Jesus transfigured on Mount Tabor wished to show His disciples His glory not to avoid their passing through the cross, but to indicate where the cross leads to. One who dies with Christ, will rise with Christ. And the cross is the door of the Resurrection. One who fights with Him, will triumph with Him. This is the message of hope contained in Christ’s Cross, exhorting to fortitude in our existence. The Christian Cross is not a furnishing of the home or an ornament to wear, but the Christian cross is an appeal to the love with which Jesus sacrificed Himself to save humanity from evil and from sin. In this Lenten Season, we contemplate with devotion the image of the crucifix, Jesus on the cross: it is the symbol of the Christian faith; it is the emblem of Jesus, dead and risen for us. Let us so regard the Cross as marking the stages of our Lenten itinerary, to understand increasingly the gravity of sin and the value of the sacrifice with which the Redeemer saved us all.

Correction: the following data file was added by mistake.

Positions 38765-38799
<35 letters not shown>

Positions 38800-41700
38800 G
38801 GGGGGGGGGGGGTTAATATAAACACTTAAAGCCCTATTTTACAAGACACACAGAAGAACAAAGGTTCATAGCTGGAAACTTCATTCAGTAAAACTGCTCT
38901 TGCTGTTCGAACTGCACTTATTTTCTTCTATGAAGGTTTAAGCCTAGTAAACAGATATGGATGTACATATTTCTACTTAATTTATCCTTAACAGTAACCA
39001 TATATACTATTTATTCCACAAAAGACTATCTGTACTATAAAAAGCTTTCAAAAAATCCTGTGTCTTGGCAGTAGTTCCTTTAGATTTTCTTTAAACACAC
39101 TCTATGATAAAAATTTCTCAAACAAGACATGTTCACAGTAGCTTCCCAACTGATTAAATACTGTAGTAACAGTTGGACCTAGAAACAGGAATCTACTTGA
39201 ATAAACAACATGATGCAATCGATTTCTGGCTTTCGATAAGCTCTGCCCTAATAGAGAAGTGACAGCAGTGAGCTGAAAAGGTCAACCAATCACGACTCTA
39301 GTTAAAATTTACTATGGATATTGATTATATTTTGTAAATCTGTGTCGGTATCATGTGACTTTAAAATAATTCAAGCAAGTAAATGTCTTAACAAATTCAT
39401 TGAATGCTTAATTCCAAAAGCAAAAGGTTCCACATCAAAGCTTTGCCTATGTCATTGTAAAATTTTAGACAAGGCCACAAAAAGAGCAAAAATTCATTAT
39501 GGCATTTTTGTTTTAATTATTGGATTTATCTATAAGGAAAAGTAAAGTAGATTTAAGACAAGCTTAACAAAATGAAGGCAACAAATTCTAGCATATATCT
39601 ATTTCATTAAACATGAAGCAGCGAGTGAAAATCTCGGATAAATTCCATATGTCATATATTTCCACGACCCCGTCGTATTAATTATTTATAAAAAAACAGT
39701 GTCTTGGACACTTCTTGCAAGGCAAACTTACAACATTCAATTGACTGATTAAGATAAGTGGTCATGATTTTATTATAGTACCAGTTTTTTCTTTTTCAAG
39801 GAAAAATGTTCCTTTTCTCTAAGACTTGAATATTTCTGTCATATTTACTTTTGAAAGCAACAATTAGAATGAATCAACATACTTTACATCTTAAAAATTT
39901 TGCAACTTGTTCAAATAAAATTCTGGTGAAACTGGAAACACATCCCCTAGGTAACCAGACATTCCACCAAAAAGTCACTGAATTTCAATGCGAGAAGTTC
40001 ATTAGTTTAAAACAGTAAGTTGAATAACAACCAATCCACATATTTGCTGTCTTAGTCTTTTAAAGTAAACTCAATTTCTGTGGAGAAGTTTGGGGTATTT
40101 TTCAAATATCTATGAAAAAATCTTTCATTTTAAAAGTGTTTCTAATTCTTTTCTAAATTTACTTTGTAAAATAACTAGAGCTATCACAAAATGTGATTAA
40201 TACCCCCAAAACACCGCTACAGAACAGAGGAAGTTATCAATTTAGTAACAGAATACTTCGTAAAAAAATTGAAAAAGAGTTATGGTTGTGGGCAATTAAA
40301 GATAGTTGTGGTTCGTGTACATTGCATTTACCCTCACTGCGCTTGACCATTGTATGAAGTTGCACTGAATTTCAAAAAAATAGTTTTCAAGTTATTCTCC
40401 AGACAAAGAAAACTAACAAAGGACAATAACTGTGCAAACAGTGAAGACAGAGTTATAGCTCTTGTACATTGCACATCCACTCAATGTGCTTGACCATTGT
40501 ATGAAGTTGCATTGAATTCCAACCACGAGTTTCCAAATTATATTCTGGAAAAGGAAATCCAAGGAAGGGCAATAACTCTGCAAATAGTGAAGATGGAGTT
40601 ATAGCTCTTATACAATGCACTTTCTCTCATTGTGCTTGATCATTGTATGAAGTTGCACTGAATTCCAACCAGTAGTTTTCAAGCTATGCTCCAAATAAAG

The Holy Virgin was able to contemplate Jesus’ glory hidden in His humanity. May she help us to be with Him in silent prayer, and to let ourselves by illumined by His presence, to bear in our heart, through the darkest nights, a reflection of His glory.

[Original text: Italian]  [Translation by Virginia M. Forrester]


After the Angelus

Dear Brothers and Sisters,

I express my closeness to the people of Guatemala, who are mourning for the serious and sad fire that broke out in the Virgin of the Assumption House of Refuge, causing victims and wounds among the girls living there. May the Lord welcome their souls, heal the wounds, console their grieving families and the whole nation. I pray and ask you to pray with me for all girls and boys victims of violence, mistreatments, exploitation and wars. This is a plague, this is a hidden scream which must be heard by all of us and which we cannot continue to pretend that we do not see or hear it.

A warm greeting goes to you all here present, faithful of Rome and of so many parts of the world. I greet the pilgrims of Fribourg and Mannheim, in Germany, as well as those of Lebanon and the marathoners of Portugal.

I greet the parish groups from Gioiosa Ionica and Pachino; the youngsters of Lodi who are preparing for their “Profession of Faith”; the students of Dalmine and Busto Arsizio: what you say is true: “No to the disposable culture” [he reads the banner]; and the “Drop after Drop” youth choir of Bergamo.

I wish you all a good Sunday. Please, do not forget to pray for me. Have a good lunch and see you soon!

[Original text: Italian]  [Translation by Virginia M. Forrester]



2nd Sunday Lent-Pope Francis. Transfiguration